Kate Bornstein leans back in her chair, legs spread, teal-painted fingernails and tattooed hand partially covering the girly design on her baby-tee top. A black and white wrist cuff with anarchy symbols and a gigantic, silver watch peek out under a sheer white sleeves. The 61-year-old, male-to-female transsexual writer and performance artist is surrounded by framed photographs of local leaders in the still-empty Alumni Room at the University of Missouri-Kansas City. But she's grinning about a different set of trailblazers.
"I was just at a drag king extravaganza in Tucson and I had my mind blown," she says, eyes sparkling behind glasses with pink, plastic frames, her lip piercing shifting as she chuckles.
Not that Bornstein hasn't blown some minds herself. Her 1994 book, Gender Outlaw -- a witty retelling of her own journey from man to woman and wry attack on the binary that shackles us all to male or female -- has become required reading in many college classes. In the intervening 15 years, she's appeared on talks shows and stages around the world, making people question the construct of gender. And this week, Bornstein is in Kansas City, adding some spice to UMKC's TransFest, a series of events put on by the college's Queer Alliance.
Honestly, I arrived at UMKC yesterday with a neat set of questions for a Q&A. But, I should have known better. Bornstein isn't the type of gal who answers inquiries in a few sentences. She slides backwards, hands on her head, and answers in a deliberate but mischievous tone, like she's sensuously sucking on a piece of candy. Talking to Kate Bornstein, I discovered, is like an intellectual strip-tease you don't want to cut off.
So, I said to start the conversation, you ended Gender Outlaw with a tone of optimism, the sense that trans folks were starting to use their voices and coalesce into a movement. Has that progressed like you expected over the past 15 years?
"The most heartening development since Gender Outlaw was the stuff I never dreamed of," she said. "Like 'gender queer.' I had no idea about that. That's an amazing identity and so much more than what I would consider the 101 style of Gender Outlaw. People have taken it much, much further."
And the folks at the front of the pack are changing, she added.
"The face of transgender to the public used to be a middle-aged male-to-female -- a guy in a dress," she explained. "The new face of transgender is the young f to m [female-to-male]. It's been such a wild cultural evolution in a short period of 15 years and a lot of it has to do with the plague [AIDS] years, when so many of the fabulous queens died in the '80s and '90s and the torch was passed on to the drag kings and the 'f-to-m's. And they're carrying it in a whole different way than the queens did. The drag queens were all about the fabulous and all about the beauty. They were never much about the politics. But the drag king shows I've seen are healthy doses of fabulous and performance art and politics. That's heartening."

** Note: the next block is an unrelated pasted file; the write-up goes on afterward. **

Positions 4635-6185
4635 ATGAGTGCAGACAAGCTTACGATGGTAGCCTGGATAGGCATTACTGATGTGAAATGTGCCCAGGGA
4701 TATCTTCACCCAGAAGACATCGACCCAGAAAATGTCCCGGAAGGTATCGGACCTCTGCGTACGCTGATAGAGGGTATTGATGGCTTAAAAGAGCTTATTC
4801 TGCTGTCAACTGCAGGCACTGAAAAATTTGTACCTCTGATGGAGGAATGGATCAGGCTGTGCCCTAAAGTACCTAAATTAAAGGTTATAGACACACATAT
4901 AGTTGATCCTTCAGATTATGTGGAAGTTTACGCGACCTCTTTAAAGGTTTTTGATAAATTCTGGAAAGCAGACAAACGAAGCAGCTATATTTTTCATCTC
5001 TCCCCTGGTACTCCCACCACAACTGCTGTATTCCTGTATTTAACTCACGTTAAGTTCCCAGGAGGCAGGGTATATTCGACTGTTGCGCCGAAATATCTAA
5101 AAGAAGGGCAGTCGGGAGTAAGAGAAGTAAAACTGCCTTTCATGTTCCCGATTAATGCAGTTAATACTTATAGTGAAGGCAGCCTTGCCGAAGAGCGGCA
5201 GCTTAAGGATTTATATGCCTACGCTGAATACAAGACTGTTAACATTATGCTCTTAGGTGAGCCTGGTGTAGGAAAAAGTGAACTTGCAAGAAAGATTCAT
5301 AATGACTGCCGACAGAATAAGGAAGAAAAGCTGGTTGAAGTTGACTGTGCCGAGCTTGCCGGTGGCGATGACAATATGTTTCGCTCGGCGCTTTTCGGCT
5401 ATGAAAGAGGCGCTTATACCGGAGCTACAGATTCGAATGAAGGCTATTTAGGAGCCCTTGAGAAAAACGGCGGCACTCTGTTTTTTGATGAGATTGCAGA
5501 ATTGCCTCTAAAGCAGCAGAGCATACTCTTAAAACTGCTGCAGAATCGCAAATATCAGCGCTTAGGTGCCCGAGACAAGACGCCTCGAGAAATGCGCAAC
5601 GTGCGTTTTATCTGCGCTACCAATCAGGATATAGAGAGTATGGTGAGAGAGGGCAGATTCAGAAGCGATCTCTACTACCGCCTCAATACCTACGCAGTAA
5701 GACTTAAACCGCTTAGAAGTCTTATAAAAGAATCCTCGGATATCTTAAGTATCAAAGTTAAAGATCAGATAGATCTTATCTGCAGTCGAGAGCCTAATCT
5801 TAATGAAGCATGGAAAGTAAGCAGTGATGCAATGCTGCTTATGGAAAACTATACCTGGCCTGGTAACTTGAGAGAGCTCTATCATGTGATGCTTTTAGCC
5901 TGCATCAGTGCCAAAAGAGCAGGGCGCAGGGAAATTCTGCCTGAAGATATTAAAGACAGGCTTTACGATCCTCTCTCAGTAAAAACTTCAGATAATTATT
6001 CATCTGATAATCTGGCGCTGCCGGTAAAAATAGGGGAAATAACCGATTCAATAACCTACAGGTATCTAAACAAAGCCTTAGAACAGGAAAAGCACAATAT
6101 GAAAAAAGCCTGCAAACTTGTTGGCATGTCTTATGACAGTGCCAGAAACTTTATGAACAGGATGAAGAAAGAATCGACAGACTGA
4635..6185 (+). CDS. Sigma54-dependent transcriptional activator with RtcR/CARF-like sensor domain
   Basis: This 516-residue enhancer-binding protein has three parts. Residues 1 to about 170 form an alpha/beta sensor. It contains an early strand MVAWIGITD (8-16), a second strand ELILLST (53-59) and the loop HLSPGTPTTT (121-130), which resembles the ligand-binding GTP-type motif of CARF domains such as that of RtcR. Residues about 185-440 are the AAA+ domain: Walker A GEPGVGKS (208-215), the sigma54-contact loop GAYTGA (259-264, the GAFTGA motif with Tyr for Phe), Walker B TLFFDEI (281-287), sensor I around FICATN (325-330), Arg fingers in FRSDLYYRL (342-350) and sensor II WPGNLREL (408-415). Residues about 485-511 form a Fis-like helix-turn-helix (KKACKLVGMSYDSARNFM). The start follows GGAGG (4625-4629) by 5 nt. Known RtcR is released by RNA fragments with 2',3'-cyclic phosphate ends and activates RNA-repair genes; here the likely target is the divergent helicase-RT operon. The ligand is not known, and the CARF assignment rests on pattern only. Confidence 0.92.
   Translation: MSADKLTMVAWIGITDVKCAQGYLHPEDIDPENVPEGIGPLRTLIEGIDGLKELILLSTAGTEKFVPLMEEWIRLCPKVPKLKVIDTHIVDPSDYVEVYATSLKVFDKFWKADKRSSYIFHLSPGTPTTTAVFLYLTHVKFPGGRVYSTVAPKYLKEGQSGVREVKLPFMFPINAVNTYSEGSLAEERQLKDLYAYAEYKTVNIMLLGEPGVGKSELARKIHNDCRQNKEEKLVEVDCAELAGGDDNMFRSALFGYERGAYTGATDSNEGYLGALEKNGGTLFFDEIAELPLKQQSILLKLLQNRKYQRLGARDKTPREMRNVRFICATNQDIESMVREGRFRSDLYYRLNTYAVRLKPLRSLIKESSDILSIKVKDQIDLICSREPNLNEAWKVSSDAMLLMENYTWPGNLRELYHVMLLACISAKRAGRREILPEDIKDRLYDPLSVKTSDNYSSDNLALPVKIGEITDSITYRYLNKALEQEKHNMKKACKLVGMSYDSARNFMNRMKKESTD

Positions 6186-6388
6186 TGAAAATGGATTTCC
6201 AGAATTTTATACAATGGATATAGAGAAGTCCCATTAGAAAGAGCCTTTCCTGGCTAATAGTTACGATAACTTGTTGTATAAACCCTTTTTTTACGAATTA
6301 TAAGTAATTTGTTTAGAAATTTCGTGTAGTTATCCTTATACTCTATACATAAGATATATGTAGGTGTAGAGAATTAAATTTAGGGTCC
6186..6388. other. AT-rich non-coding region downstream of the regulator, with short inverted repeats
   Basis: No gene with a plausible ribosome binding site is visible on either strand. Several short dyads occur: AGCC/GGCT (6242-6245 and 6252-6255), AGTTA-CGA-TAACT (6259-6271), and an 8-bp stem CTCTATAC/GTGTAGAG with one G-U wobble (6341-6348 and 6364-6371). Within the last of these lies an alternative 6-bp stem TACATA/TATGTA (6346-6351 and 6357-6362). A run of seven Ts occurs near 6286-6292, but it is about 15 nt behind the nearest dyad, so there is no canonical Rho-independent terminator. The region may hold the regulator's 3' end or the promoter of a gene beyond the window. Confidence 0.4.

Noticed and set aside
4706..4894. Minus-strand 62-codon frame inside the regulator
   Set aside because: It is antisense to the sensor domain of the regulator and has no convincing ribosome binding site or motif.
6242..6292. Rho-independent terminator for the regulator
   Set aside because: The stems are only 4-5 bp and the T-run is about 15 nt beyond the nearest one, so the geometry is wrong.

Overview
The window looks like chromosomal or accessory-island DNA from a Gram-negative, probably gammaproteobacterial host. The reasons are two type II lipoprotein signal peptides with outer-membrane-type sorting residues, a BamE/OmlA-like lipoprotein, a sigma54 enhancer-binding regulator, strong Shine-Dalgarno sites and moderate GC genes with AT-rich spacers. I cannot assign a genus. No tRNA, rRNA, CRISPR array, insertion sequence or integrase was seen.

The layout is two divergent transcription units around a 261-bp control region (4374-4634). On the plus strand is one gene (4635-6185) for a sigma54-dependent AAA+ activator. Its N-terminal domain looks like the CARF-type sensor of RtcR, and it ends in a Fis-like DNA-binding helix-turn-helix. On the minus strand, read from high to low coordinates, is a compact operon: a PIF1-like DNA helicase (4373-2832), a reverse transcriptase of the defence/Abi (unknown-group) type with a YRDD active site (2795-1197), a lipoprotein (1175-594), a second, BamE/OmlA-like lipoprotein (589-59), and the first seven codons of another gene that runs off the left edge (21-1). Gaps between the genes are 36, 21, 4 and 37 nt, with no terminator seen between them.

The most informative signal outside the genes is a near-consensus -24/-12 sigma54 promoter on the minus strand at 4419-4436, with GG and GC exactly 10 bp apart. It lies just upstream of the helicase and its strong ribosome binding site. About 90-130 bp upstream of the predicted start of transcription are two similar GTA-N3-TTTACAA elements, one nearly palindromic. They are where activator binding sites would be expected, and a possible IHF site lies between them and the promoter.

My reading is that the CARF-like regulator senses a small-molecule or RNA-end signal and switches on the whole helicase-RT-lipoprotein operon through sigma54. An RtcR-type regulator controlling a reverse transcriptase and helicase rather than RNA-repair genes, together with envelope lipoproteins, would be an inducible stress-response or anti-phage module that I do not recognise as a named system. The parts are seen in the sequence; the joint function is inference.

What about the other side of the coin, I asked. What's been disappointing?
"What's disheartening is how the battle cry of Stonewall became 'We're just like you,'" she said. "And it got applied to transgender people, too. 'We're just like you'? Um, no, we're not. ... What you've got now is second-wave LGBT [activists], who, for the most part, are straight people -- straight lesbians, straight trans people -- who want to be just like everybody else. That's self-defeating."
So where does the "T" fit into LGBT, I asked. Because, plenty of trans folks aren't gay and plenty of gay people are offended by the blanket term "queer."
"Well, I think the problem is we haven't finished naming all our family members," she said. "We can't stop our family at LGBTQ -- I can count close to 30 initials for people who define themselves primarily in performance or life by sexuality and gender. But we've not found an umbrella term that works for everybody. I know 'queer' doesn't. And, out of those many letters, we haven't really figured out the common thread to this family we're putting together. I think the common thread is that we're all people who are sex positive and, to some degree, gender anarchists. But the first line of battle of any sex- and gender-based movement has to be stop the violence against women. That would unite a movement, a sex- and gender-based movement."
Sadly, by this time, students and activists were starting to file into the room for an afternoon round-table with the trans-activist, so I had to let Bornstein go. But she's performing a one-woman show tonight at UMKC. Catch "Dangerous Dreams and Damned Desires" in Royall Hall room 104 at 7 p.m. (Seriously.)